Dangers of Diet drinks/Cola Products

5 serious health risks of drinking diet soda

Charis Brown

Here are 5 reasons to avoid drinking diet soda

 

1. It can harm your heart.

According to research from the Karolinska Institute in Sweden, men who drank two or more servings of Diet Coke had a 23% higher risk of developing heart failure. In the study, 42,400 men were tracked over 12 years and 3,604 cases of a positive association between sweetened beverage consumption and risk of heart failure were...

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Here are 5 reasons to avoid drinking diet soda

 

1. It can harm your heart.

According to research from the Karolinska Institute in Sweden, men who drank two or more servings of Diet Coke had a 23% higher risk of developing heart failure. In the study, 42,400 men were tracked over 12 years and 3,604 cases of a positive association between sweetened beverage consumption and risk of heart failure were found. In addition, 509 people died of the condition.

The study did not differentiate between diet soda and regular soda — but instead showed an equal amount of risk between both. Drinks included Diet Coke, Pepsi Max and other beverages that use artificial sweeteners.

 

2. It can cause kidney problems.

A study done back in 2009 of over 3,000 women found a link between diet soda and kidney problems.

‘While more study is needed, our research suggests that higher sodium and artificially sweetened soda intake are associated with greater rate of decline in kidney function,’ said Dr. Julie Lin MD, MPH, FASN of Brigham and Women’s Hospital, Boston and coauthor of the study.

Researchers found that women who drank two or more diet sodas a day had as much as a 30% decrease in kidney function.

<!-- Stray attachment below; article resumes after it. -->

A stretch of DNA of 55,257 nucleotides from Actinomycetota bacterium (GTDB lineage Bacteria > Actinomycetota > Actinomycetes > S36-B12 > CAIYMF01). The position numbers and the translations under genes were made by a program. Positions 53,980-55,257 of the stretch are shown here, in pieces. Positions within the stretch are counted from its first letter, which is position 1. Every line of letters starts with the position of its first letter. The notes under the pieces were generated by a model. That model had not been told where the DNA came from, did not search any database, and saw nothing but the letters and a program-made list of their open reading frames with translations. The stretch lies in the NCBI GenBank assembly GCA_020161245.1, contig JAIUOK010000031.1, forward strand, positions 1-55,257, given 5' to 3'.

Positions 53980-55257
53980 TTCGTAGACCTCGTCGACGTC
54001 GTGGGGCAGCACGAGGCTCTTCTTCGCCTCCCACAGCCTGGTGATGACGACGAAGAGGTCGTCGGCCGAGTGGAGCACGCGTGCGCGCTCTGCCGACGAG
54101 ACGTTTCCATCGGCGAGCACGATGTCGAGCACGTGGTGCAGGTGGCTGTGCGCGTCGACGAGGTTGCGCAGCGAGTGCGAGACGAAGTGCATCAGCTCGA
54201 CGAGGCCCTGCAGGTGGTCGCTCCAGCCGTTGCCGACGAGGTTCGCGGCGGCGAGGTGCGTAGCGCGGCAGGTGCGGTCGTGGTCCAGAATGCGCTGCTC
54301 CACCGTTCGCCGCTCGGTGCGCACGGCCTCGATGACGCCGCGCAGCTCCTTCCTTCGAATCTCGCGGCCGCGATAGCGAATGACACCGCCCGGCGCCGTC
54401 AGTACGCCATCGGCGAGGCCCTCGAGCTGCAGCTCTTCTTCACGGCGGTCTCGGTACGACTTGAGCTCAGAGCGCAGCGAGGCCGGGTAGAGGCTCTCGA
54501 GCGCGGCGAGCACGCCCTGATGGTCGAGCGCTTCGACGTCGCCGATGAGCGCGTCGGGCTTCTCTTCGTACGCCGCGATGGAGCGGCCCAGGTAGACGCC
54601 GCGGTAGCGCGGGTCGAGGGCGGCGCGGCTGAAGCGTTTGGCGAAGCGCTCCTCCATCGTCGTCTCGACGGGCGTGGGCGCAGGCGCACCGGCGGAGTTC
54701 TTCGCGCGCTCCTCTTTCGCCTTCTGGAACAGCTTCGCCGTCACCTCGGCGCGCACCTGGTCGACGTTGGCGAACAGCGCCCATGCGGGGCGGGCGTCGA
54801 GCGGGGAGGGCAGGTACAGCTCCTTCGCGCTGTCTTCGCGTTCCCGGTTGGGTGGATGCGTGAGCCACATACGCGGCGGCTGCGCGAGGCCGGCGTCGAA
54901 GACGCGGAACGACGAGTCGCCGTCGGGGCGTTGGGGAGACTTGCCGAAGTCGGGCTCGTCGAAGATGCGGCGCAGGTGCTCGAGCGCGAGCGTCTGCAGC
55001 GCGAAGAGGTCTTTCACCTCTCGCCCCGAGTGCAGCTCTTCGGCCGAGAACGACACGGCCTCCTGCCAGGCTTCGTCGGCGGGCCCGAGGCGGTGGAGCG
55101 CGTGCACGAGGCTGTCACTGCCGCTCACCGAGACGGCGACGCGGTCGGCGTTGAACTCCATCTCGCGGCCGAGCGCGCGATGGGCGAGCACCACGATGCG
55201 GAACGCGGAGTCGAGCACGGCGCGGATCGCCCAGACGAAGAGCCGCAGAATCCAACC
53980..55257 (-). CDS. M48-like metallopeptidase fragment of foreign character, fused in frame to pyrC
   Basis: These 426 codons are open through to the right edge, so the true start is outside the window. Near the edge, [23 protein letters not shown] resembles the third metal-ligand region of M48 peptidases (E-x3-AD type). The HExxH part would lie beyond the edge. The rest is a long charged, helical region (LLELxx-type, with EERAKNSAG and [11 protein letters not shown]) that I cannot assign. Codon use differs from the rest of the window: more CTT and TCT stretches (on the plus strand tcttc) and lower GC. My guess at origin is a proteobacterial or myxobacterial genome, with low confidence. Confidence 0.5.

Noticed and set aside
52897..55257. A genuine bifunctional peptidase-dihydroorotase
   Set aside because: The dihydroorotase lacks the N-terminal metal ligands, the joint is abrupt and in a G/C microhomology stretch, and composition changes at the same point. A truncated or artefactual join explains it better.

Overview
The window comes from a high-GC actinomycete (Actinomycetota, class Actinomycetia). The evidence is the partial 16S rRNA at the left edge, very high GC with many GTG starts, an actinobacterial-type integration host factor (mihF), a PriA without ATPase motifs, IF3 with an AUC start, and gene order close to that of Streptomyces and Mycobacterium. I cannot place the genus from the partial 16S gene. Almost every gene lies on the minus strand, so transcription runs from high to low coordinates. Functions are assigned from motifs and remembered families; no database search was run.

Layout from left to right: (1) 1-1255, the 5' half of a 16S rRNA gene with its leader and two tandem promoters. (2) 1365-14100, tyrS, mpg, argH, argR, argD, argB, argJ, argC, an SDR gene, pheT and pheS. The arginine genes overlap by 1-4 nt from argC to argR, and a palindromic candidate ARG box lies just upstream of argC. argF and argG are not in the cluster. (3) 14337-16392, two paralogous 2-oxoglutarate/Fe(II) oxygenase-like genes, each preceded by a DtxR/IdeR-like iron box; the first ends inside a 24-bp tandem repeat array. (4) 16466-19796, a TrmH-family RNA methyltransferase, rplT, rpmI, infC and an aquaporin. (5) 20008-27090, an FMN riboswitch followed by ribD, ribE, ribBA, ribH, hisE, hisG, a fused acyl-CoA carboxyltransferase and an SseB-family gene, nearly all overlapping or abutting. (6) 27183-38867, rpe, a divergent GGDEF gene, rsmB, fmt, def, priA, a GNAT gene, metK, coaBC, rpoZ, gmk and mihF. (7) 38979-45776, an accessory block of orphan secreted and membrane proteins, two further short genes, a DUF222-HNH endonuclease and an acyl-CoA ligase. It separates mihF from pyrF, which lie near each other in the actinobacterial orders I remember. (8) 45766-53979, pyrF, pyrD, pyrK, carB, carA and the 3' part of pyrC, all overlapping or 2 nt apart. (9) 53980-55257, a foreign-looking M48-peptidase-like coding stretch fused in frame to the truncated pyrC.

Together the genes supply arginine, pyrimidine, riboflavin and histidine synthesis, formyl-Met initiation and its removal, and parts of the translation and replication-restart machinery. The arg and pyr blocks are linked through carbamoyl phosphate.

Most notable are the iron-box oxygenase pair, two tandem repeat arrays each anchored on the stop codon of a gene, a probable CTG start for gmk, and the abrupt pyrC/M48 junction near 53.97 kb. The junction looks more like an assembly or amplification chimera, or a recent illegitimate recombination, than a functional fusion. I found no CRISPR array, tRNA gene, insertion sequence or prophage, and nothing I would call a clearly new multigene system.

‘Thirty percent is considered significant,” said Dr. Lin. At least five studies have been done attempting to make the connection between soda and kidney disease, but only two have been significant.

 

3. It can increase your risk of metabolic syndrome and diabetes.

Several studies have linked diet drinks to increased risk of metabolic syndrome and diabetes.

Metabolic syndrome is a group of risk factors that raises your risk for heart disease and other health problems like diabetes and stroke, in addition to increased belly fat and high cholesterol.

A 2008 study of about 10,000 adults at the University of Minnesota found that 1 soda drink a day led to a 34% increased risk of metabolic syndrome. Additionally, another study found a 36% greater risk of metabolic syndrome related to drinking diet soda and a 67% greater risk of type 2 diabetes compared with people who did not drink any diet soda.

 

4. It leads to ‘increased waist circumference.’

Two studies done by the School of Medicine at the University of Texas Health Science Center in San Antonio, (one in 2011 and another in 2015), found that two servings of diet soda, specifically Diet Coke, increased waistlines by over three inches.

Compared with non-users, diet soft drink consumers had a 70% increase in ‘waist circumference’ than did non-users. But, frequent consumers — defined as consuming two or more diet drinks a day — had a 500% waistline increase over non-users, according to researchers.

Why is this? According to Perdue University, diet sweeteners trick the body and disrupt its natural ability to regulate calorie intake.

‘Artificial sweeteners trigger insulin, which sends your body into fat storage mode and leads to weight gain,’ says Brooke Alpert, RD, author of the book The Sugar Detox.

 

5. It alters your mood.

Scary as it is, aspartame, or the sweetener in Diet Coke, is on an EPA list of potentially dangerous chemicals contributing to neurotoxicity, right beneath arsenic.

The American Academy of Neurology has discovered that artificially sweetened drinks are connected to a higher risk of depression – at least 30% as much.

‘Sweetened beverages, coffee and tea are commonly consumed worldwide and have important physical—and may have important mental—health consequences,’ said study author Honglei Chen, MD, PhD, with the National Institutes of Health in Research Triangle Park, North Carolina.

‘Our research suggests that cutting out or down on sweetened diet drinks or replacing them with unsweetened coffee may naturally help lower your depression risk,’ he said. ‘More research is needed to confirm these findings, and people with depression should continue to take depression medications prescribed by their doctors.’

But, the good news is, coffee was connected to a lower risk of depression in the study.

 

Here are some better alternatives